Review: Mac Miller's "Macadelic"

Review: Mac Miller's "Macadelic"

Mac Miller explores new themes over fresh beats on his latest mixtape, "Macadelic."

Mac Miller recently dropped his latest effort, the “Macadelic” mixtape. I haven't really had feelings towards Mac Miller, good or bad; I've enjoyed some of his stuff, but he's not an artist who's in heavy rotation on my iPod. Nonetheless, this was a free tape, so why not give it a listen. 

I enjoyed it more than I anticipated, and I think he went in a slightly different direction content-wise, and maybe even sound-wise, all the while retaining his trademark energy and youthful-persona.

Mac starts off with a little intro before getting into rapping on “Desperado,” which is a good track to start off the tape and set the tone for what's to come. This mixtape is definitely centered around the use of drugs, obvious by the title alone. But, we also see Mac get deep and reflective about life; questioning what it’s all about, and how fame affects him. It goes hand in hand with the drug theme, since one might have these deep meaning-of-life-questions when under the influence.

All the beats are pretty catchy and filled with rich sounds, which makes for a good listening experience when wearing headphones. Miller also has some impressive features, including Lil Wayne, Kendrick Lamar, Juicy J, Cam'ron, Sir Michael Rocks & Casey Veggies.

Sap, the producer who made the hit “Donald Trump,” is back at it on “Thoughts From a Balcony,” which has a completely different feel than the first hit, but still dope. Miller gets pensive with us, asking, “what the fuck is time?”

Miller also addresses his critics throughout this tape, on this particular song he says, “and now these writers taking shots without a Nikon/but I don't fight though, figure it's a typo.” Miller is still  quite young, not even of legal age, so it's only fitting that he has a youthful sound. Ironically, it's this sound that he's been criticized for. Nonetheless, he shows us some growth and maturity on this tape, while still keeping it fresh.

Sir Michael Rocks links up with Miller for the following track, “Aliens Fighting Robots,” which has the typical smooth-feel of a Mikey Rocks joint, and makes for a good collaboration. Then we get into “Vitamins,” which I really liked because Miller tells us a story. What starts off with him going to smoke a joint with a random girl turns into a crazy trip. Miller slurs his flow to go along with the beat and it works. We then get a brief audio clip from “Requiem for a Dream,” which is only fitting, before “Fight The Feeling” with Kendrick Lamar. This joint has a more mellow-vibe, and we get more insight from Mac, when he discusses his own youth and that of his listeners. Mac spits, “When you were young and you just tryna live your life and have some fun/in a world where you have yet to see how evil has become,” His opinion reflects his life as a youth starting out in the game, perhaps unaware of how harsh critics and the general world can be on an adolescent just trying to live.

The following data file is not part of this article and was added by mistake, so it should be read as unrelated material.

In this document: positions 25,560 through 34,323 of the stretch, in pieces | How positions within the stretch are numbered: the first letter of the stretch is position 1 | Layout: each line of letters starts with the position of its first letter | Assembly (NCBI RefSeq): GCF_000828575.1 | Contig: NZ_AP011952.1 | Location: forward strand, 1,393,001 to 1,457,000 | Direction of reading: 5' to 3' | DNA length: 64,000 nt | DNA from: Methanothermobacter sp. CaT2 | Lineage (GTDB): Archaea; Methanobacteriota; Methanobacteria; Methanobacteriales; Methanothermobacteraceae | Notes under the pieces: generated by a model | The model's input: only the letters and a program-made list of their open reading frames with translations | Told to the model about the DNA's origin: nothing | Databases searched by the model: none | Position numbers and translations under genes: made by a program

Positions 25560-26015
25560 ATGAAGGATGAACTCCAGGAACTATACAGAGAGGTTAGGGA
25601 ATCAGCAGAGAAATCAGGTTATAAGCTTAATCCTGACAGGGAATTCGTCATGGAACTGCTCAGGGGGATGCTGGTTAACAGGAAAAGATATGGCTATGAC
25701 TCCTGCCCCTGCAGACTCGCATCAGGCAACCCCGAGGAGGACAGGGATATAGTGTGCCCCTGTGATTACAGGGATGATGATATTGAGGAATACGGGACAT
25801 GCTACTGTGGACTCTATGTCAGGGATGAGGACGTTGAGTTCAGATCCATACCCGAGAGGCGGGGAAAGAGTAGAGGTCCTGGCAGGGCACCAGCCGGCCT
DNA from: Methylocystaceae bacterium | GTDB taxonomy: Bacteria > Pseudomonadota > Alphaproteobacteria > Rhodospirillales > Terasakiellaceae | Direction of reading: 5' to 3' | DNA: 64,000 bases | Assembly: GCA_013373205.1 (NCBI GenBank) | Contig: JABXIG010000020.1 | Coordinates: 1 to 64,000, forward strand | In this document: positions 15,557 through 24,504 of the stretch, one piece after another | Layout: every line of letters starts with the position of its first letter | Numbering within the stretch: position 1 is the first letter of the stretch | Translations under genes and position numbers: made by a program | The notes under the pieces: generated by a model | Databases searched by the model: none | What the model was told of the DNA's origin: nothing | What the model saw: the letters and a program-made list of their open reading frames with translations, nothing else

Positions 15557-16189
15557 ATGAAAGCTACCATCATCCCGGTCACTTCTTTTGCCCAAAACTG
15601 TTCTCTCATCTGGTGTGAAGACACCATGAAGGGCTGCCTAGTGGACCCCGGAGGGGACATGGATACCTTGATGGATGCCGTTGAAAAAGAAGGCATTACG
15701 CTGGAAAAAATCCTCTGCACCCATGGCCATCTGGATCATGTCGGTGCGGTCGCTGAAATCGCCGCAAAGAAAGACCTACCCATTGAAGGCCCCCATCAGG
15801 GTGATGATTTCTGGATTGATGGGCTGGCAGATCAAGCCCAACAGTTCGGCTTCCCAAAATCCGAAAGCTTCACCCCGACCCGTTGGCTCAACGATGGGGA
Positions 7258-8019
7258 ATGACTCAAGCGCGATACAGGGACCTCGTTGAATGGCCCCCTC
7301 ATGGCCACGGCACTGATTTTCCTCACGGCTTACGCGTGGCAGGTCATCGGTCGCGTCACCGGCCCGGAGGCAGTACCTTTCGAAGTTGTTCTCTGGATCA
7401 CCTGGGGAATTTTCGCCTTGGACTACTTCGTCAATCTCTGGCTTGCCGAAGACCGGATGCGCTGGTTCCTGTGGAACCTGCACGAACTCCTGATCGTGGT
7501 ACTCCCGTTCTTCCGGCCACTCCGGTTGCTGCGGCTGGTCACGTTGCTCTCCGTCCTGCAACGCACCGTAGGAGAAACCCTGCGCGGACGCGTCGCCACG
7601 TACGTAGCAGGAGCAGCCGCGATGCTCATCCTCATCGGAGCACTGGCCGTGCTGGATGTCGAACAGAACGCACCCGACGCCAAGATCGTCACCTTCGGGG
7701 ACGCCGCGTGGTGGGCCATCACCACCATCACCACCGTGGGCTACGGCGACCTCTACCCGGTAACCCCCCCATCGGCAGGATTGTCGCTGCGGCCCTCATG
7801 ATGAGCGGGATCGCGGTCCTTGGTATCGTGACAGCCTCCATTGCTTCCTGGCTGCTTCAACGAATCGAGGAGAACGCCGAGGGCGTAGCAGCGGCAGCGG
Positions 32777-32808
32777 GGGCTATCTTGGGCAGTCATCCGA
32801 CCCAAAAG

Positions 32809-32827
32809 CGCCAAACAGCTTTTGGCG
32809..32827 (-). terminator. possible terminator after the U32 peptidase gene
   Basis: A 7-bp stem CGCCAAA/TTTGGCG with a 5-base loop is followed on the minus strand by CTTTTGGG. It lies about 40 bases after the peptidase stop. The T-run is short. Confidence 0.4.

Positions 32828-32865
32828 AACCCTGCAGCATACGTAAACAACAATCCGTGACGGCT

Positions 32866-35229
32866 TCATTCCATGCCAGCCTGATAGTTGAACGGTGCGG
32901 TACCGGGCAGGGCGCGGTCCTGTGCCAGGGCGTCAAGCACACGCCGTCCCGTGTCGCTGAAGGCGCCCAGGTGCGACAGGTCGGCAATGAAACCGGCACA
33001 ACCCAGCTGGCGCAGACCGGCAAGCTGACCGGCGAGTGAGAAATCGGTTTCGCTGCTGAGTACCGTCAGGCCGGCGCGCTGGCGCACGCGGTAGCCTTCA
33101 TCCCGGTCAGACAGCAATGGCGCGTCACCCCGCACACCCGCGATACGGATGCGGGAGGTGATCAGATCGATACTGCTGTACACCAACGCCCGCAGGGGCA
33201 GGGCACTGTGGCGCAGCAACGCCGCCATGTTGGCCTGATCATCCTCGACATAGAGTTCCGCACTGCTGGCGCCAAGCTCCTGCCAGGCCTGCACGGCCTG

The banger with Juicy J is back to the fun shit though. “Lucky Ass Bitch” has many drug references, even to coke, which is interesting because in “Loud” Miller says he won't fuck with yeyo. Either way, the production by Lex Luger is on point, with a dope sample. “Ignorant” with Cam'ron is another banger, aptly named; you can definitely get ignorant to it.

“The Question,” featuring Lil Wayne, also has Miller getting contemplative over a smooth jam. Miller thanks God that he doesn't have health problems, but it doesn't mean he doesn't have problems period. I think this is something young listeners can relate too-- your own problems may be trivialized by other people, even if to you they are everything.

All in all, Miller gives us an enjoyable tape, which gives off feel-good vibes even when the content is darker. He goes well over most of the lush beats, the only one I don't like his flow on is the Clams Casino-produced “Angel.”

In this latest release, Mac shows us that he's not just about the new clothes, money and drugs; he also gives us some emotional content. Production from ID Labs dominates, but their vibes are definitely suitable for “Macadelic.”

Cop the mixtape here if you haven't had a chance to check it out.

 

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